Grouper – Grid of Points
Liz Harris' new album as Grouper is starker and even more stripped-back than before, but filled with as much beauty as ever
By this point, the beauty of Liz Harris’ work as Grouper is unparalleled and near-indescribable. With every new work though, the music becomes starker. On previous album Ruins, she traded her shimmering, reverb-drenched guitar for piano melodies submerged in sustain. And with that change-up her voice, spectral and haunting as ever, has become a little clearer, even if her words remain unintelligible.
On Grid of Points Harris has stripped-back even more. This new record, along with its predecessor, exists on a purgatorial plane, somewhere between the ethereal and the everyday. It can feel as if Harris is singing, magically, from nowhere and everywhere simultaneously, and yet doesn’t think twice about ending a song abruptly, with the noise of a passing train ripping through the centre of yet another gorgeous melody as on closer Breathing.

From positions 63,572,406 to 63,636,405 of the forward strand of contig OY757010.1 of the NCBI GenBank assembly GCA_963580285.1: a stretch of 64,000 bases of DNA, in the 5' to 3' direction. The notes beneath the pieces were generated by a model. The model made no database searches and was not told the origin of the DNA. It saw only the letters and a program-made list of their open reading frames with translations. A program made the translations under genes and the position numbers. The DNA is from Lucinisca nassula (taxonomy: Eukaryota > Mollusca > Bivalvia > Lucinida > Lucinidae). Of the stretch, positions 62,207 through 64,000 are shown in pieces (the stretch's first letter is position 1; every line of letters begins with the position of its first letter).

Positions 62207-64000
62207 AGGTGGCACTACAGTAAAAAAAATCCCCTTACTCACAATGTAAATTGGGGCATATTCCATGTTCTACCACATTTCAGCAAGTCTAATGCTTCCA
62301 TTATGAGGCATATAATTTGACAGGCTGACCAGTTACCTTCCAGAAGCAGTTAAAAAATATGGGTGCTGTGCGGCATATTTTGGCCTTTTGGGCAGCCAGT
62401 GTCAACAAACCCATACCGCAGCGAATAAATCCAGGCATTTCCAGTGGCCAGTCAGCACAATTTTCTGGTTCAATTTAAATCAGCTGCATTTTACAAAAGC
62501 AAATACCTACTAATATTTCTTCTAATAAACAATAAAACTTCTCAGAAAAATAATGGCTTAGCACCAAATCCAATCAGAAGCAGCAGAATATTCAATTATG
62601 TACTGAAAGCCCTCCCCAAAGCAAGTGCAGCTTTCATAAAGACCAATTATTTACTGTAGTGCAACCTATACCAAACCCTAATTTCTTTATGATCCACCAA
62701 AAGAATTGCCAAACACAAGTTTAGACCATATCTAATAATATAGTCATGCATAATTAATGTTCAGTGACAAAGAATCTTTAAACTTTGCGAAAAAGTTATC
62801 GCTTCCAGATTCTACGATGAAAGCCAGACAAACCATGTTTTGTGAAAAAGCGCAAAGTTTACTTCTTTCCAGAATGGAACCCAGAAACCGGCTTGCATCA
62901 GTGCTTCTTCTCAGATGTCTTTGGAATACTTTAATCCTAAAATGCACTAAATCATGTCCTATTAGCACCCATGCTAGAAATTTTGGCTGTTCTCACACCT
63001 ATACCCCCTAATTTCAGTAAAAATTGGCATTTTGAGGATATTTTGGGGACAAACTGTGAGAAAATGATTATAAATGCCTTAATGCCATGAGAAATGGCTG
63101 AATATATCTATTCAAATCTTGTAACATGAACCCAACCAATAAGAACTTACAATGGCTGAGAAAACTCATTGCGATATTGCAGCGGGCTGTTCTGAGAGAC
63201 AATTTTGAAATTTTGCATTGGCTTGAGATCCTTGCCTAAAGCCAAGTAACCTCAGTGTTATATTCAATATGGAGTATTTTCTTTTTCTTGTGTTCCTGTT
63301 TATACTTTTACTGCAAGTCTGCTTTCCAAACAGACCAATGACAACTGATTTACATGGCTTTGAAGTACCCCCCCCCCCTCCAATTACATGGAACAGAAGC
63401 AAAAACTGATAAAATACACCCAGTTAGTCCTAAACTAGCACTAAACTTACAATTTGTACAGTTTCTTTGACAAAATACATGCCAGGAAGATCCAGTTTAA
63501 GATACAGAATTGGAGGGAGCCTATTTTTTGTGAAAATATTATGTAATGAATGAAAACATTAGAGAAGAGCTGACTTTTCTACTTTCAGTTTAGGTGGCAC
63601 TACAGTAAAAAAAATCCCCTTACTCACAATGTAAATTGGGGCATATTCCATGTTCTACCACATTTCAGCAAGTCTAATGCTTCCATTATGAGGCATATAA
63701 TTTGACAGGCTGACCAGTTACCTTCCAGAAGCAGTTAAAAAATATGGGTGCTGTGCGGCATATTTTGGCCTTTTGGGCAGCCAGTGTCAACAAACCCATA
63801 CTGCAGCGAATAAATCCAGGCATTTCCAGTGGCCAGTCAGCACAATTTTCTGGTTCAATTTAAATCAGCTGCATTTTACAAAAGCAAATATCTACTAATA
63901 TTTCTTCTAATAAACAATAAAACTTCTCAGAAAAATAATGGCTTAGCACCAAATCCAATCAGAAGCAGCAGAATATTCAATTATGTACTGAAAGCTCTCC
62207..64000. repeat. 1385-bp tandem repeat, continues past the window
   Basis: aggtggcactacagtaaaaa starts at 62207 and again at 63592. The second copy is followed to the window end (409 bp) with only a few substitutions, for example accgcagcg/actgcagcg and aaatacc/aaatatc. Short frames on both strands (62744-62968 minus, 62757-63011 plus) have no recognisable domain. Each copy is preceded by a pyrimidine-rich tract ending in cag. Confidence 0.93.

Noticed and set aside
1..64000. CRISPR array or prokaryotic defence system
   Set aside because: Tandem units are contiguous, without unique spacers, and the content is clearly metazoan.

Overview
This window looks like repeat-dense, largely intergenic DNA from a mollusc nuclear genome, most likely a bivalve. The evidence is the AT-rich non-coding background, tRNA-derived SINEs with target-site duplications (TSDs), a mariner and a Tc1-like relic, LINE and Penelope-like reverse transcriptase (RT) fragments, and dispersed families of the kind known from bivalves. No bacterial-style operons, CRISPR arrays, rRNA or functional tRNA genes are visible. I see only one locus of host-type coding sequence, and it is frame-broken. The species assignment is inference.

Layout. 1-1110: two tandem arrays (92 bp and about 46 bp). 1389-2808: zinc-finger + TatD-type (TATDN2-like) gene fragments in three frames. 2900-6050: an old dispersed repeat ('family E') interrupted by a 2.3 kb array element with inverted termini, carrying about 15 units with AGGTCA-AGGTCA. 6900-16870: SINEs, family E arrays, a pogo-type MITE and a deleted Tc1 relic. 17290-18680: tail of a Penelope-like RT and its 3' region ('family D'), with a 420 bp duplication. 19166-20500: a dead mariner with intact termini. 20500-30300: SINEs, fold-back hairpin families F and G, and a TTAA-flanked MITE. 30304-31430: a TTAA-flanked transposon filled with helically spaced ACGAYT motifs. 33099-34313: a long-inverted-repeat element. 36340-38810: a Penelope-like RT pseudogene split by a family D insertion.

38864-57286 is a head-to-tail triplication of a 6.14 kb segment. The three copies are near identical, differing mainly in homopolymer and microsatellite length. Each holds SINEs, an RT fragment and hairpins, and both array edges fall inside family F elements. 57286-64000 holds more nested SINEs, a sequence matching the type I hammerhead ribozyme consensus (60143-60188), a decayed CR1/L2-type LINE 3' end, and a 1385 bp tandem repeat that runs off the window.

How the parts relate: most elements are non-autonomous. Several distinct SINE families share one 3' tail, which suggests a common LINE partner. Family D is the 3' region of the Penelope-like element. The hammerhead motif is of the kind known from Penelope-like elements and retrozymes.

Elsewhere, there is a constant hum underlying everything. Around the halfway point of Thanksgiving Song, Harris’ words drift away and the piano seems to shift, playing out the remainder of the track from another room, or further away, maybe – it isn’t certain – before fading away. Driving contains just a moment of soaring splendour, a tone that appears and then is gone again, lost to the static.
Harris says these songs were recorded over a brief but intense period brought to an unexpected stop thanks to a high fever. The album itself is much like that – fleeting, over before you can catch your breath. But, an imprint of something – a distinct mark you’re not quite sure the meaning of – is left behind.
Listen to: Driving, Thanksgiving Song